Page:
Basically, I’m a wordaholic. There, I said it. Sometimes when my system gets low, I just need a quick fix. A few hundred words about anything at all, to relax me again. A paragraph or two. A couple of sentences. A hasty browse through some junk mail.

On a boring Sunday afternoon, on my fourth time through the Saturday paper, I can even get all the way down to reading about the marital troubles of lesser-known actors as well as articles on preparing your lawnmower for winter. I read one this Sunday on how to remove stains from a concrete floor. I don’t even have any stains on my concrete floors. But, if I ever get any, just see how long they stick around.

It has been so long since the days when I couldn’t read, I have forgotten what it’s like to be illiterate. Except that I was a pretty happy guy back then. Maybe not reading about tragedies, turmoil and terrorists and problems, problems, problems, kept my mind freer for the odd uplifting thought that might want to float into it. As it is, where is there room in there for a pleasant idea?

Like the alcoholic who gets a job as a bartender to be close to a ready supply of booze, I made my living for decades serving up the very words I’m hooked on.

It’s The Curse Of The Grammar Book Demon.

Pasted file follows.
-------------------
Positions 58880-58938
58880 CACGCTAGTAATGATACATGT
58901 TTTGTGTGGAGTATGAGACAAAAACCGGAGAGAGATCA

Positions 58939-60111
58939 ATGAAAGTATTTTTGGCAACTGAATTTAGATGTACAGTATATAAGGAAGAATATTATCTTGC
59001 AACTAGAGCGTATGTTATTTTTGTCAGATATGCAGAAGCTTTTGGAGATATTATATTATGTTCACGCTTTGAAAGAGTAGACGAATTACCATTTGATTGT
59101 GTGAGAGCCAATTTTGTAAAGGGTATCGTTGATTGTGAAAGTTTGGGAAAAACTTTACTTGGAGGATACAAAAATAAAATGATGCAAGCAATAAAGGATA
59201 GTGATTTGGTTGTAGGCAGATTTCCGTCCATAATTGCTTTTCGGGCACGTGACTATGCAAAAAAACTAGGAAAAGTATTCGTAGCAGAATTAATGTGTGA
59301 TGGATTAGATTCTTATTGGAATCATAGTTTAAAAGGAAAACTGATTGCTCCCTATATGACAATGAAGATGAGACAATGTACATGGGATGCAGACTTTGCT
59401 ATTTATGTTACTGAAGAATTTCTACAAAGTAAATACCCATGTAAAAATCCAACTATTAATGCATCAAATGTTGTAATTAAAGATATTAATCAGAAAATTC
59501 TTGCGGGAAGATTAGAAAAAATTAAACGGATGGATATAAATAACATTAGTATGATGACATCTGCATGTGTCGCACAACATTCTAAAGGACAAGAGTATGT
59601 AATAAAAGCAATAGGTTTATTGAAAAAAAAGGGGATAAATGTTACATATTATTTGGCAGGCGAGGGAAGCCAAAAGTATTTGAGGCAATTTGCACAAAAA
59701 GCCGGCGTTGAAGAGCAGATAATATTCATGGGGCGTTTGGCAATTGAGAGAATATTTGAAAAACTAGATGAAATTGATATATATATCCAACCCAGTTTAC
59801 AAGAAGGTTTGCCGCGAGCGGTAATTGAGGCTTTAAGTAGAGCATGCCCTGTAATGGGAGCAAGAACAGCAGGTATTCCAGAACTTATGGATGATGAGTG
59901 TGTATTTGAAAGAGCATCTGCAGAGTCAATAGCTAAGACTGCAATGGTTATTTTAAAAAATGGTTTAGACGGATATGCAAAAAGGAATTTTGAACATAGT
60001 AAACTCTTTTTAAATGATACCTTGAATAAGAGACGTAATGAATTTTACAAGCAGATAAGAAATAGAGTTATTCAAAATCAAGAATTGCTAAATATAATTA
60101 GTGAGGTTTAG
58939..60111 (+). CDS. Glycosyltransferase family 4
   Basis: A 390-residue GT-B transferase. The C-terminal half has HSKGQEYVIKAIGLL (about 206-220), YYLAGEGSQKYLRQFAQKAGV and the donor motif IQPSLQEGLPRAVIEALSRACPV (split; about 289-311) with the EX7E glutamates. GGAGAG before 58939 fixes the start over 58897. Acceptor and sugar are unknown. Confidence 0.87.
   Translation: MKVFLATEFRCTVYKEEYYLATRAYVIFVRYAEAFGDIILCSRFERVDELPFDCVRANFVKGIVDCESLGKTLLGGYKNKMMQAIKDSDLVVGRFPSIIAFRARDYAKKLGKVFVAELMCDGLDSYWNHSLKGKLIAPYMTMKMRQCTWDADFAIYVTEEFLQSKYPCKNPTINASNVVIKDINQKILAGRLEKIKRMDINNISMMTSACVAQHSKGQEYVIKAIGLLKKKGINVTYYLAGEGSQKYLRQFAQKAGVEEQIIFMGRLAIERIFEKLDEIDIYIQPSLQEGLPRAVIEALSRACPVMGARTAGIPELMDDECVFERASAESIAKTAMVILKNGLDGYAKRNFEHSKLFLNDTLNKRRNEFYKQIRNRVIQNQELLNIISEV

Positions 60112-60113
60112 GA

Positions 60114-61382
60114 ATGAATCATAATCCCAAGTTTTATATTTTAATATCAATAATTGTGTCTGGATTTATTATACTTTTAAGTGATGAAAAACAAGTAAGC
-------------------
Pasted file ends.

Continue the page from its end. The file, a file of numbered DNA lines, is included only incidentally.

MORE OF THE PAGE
And to think it all started with Dick and Jane. And their dog Spot. I never did like Spot. He was always running.


Bad Daughter

Bad Daughter cd cover

By Jim Hagarty
This is the title track from Bad Daughter by the McCullough Girls. All 12 songs on the CD by the Stratford-based mother-daughter duo were written by the Deborah McCullough and her daughter Callie. The CD was recorded in Nashville. It will be available for sale soon in the Corner Store.

Bad Daughter by the McCullough Girls

Home Sweet Home

By Jim Hagarty

Sometimes I look back year to year
And wonder how I wound up here.
Could I have found a better place
To spend my nights and spend my days?
But then I think it’s pretty clear
The Universe has put me here.
And though I cannot answer why
I ended up here by and by
I’m glad a place was found for me.
There is no place I’d rather be.

Time Travellers

By Jim Hagarty

I worked at a small daily newspaper 30 years ago.